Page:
Outline planning permission is generally used to establish the principles of development. It helps find out at an early stage, whether or not a proposal is likely to be approved by the planning authorities before any substantial costs are incurred. This type of planning application allows fewer details about the proposal to be submitted in the first instance. Details may then be agreed by submitting a ‘reserved matters’ application at a later stage
APPEARANCE - aspects of a building or place which affect the way it looks, including the exterior of the development
ACCESS - covers accessibility for all routes to and within the site, as well as the way they link up to other roads and pathways outside the site
LANDSCAPING - the improvement or protection of the amenities of the site and the area and the surrounding area, this could include planting trees or hedges as a screen
LAYOUT - includes buildings, routes and open spaces within the development and the way they are laid out in relation to buildings and spaces outside the development
SCALE - includes information on the size of the development (number of dwellings), including the height, width and length of each proposed building
Some applications are straightforward and decisions can be made without detailed information, other proposals may need more information. If necessary the planning authority will ask for further details before they consider the outline application.
Once outline planning permission is granted, a ‘reserved matters’ application must be made within 3 years of the consent, or less if specified by a condition in the original outline approval. The details of the reserved matters application must be in line with the outline approval including any conditions attached to the permission.
The government sets targets for the determination of planning applications, currently 13 weeks for major applications and 8 weeks for minor applications. However, this depends on additional technical information that might be required by the planning officers. E.g. Ecological surveys may need to be done in a specific season, in that case the consultation period would be extended. There may also be other reasons why larger developments may have extended determination periods such as negotiations between the planning authority and the applicant.
The statutory consultation period is 21 days from the date the application is validated by Braintree District Council (BDC). The ‘land west of Kelvedon Station’ outline application was validated on 16th March. Comments can be submitted to BDC after the statutory consultation period ends and until the application goes to the planning committee. Anyone who comments on an application will automatically be notified of the planning committee date. Comments can be made through the website www.braintree.gov.uk/pa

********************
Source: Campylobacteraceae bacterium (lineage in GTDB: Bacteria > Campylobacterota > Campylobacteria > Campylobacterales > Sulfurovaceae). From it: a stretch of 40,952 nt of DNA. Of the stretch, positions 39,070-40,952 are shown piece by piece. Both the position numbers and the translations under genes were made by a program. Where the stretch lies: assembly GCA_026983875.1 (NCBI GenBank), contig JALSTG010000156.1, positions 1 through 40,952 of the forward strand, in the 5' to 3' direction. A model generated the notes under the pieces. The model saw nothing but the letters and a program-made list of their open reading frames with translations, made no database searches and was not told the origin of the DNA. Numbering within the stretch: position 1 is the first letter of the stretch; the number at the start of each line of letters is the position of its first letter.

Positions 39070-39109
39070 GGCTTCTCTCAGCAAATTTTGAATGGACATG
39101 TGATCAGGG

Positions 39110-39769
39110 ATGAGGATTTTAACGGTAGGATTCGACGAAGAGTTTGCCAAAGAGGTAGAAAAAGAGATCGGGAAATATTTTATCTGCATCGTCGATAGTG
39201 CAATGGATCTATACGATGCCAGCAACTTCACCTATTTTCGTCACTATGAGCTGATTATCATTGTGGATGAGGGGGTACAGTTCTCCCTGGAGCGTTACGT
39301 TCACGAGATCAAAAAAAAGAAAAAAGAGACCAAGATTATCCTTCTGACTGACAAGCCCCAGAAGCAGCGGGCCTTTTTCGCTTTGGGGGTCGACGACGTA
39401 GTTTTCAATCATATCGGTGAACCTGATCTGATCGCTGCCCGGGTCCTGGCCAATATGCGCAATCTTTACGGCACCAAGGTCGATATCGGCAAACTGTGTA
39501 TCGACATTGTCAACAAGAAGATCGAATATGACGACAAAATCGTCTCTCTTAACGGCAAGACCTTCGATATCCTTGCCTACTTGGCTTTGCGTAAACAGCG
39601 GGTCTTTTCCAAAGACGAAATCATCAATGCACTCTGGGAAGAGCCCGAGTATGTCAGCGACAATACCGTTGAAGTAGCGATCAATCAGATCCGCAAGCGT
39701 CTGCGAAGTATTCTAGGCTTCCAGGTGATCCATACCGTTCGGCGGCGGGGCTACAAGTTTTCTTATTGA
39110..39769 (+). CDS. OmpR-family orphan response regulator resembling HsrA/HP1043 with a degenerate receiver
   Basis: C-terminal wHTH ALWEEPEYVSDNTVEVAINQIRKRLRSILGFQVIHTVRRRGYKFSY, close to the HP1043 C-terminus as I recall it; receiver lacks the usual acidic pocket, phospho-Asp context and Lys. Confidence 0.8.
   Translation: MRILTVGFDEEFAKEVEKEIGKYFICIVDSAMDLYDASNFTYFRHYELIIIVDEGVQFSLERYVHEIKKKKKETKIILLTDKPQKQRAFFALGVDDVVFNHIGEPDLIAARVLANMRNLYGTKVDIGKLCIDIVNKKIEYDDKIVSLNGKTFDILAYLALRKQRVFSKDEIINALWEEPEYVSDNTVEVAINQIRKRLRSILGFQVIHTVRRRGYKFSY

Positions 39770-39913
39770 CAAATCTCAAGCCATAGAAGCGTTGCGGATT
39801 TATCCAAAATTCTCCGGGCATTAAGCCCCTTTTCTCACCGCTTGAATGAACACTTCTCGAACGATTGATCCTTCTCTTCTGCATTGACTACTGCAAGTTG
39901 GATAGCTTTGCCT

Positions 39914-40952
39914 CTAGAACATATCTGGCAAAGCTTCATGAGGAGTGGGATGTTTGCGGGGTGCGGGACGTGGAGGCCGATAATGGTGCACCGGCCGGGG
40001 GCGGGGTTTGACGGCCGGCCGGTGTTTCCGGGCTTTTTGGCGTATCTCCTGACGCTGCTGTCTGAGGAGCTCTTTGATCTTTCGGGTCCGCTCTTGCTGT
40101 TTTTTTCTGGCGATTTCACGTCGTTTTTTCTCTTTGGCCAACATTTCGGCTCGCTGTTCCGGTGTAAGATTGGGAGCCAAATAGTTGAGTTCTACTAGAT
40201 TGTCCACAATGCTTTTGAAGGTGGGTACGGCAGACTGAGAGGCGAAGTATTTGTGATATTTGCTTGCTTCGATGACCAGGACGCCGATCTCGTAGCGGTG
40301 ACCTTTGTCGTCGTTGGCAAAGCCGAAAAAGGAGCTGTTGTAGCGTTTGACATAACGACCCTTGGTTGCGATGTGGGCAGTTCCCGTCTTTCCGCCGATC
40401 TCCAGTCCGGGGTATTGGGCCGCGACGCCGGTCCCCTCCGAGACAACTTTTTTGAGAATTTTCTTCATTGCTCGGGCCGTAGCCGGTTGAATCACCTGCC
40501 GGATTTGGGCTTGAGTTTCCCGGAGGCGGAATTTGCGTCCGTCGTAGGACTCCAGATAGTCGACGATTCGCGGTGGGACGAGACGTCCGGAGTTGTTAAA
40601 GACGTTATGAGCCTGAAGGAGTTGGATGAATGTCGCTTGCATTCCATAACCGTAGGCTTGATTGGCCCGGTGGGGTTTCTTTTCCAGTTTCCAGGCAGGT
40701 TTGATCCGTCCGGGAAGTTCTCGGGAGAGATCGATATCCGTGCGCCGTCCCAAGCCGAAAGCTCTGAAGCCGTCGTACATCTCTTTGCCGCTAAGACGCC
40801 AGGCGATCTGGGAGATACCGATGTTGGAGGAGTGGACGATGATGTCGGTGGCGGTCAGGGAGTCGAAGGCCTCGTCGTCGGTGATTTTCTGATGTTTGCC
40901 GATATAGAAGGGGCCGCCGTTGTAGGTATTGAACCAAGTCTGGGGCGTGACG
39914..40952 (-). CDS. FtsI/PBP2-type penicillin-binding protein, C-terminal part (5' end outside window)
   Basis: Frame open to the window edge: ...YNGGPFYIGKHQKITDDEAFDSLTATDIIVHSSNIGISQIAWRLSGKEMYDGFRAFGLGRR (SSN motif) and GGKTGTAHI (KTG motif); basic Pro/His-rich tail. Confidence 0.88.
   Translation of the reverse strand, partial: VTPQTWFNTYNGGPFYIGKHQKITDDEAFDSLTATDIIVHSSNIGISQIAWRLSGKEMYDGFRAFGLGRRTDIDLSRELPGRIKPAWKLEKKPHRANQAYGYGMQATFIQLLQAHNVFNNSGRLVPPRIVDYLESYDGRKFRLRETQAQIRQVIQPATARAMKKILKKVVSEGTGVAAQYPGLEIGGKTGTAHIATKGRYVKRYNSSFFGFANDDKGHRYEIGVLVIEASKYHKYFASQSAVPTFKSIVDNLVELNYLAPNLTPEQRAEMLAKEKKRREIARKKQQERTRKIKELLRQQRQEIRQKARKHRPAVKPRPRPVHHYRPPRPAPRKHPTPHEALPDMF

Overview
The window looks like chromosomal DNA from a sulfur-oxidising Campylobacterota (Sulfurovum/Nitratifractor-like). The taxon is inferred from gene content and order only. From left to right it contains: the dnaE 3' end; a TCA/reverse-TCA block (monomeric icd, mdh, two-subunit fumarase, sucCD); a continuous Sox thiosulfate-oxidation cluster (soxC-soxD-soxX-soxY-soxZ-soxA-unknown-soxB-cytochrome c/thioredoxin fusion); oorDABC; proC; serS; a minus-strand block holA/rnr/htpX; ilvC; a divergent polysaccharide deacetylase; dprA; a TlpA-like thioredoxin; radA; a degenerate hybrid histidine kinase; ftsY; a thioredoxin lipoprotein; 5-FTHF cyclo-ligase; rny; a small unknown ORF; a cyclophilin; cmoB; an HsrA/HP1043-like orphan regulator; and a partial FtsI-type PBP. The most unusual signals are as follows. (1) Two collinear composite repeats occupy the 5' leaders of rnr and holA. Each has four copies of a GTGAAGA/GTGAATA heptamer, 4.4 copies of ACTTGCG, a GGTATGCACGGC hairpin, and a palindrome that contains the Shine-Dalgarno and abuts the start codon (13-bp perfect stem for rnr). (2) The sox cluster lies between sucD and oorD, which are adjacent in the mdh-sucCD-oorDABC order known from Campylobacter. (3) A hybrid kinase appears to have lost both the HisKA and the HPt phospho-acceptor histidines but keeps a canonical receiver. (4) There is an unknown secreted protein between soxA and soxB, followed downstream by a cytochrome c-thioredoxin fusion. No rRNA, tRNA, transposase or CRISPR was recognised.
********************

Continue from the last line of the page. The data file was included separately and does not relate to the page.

The governance department allows 2 people who support the development and 2 that oppose it to speak. In addition, ward councillors and a parish councillor representative may speak. If the chair believes there are special circumstances, it may be possible for another person to speak.
When reserved matters are considered, the number of houses can reduce but not increase from the number approved in an outline application. Factors that might influence the number of houses would include site capacity and sustainability of the proposed development. Also the need for additional facilities to mitigate the negative effects of development, may affect the number of houses that can be built on the site.
Approved outline applications can be resubmitted for approval with revisions, as can detailed/full applications. Even after work has started on site, applicants may apply to have their plans revised further. Factors that influence whether an applicant will ask for revisions include:
• Requesting more housing units (this can happen even after work has started on site)
• Market conditions that affect the price, availability or type of houses proposed
• New technology
• New fashion/design ideas for house types
So whether an application is approved for outline, detailed/full or ‘reserved matters’, developers can resubmit revised plans requesting changes. If the planning officer thinks the changes are significant enough, they will be considered almost as a new application. This will involve further consultation, planning officer’s report, and then back to the planning committee for consideration of the revised plans.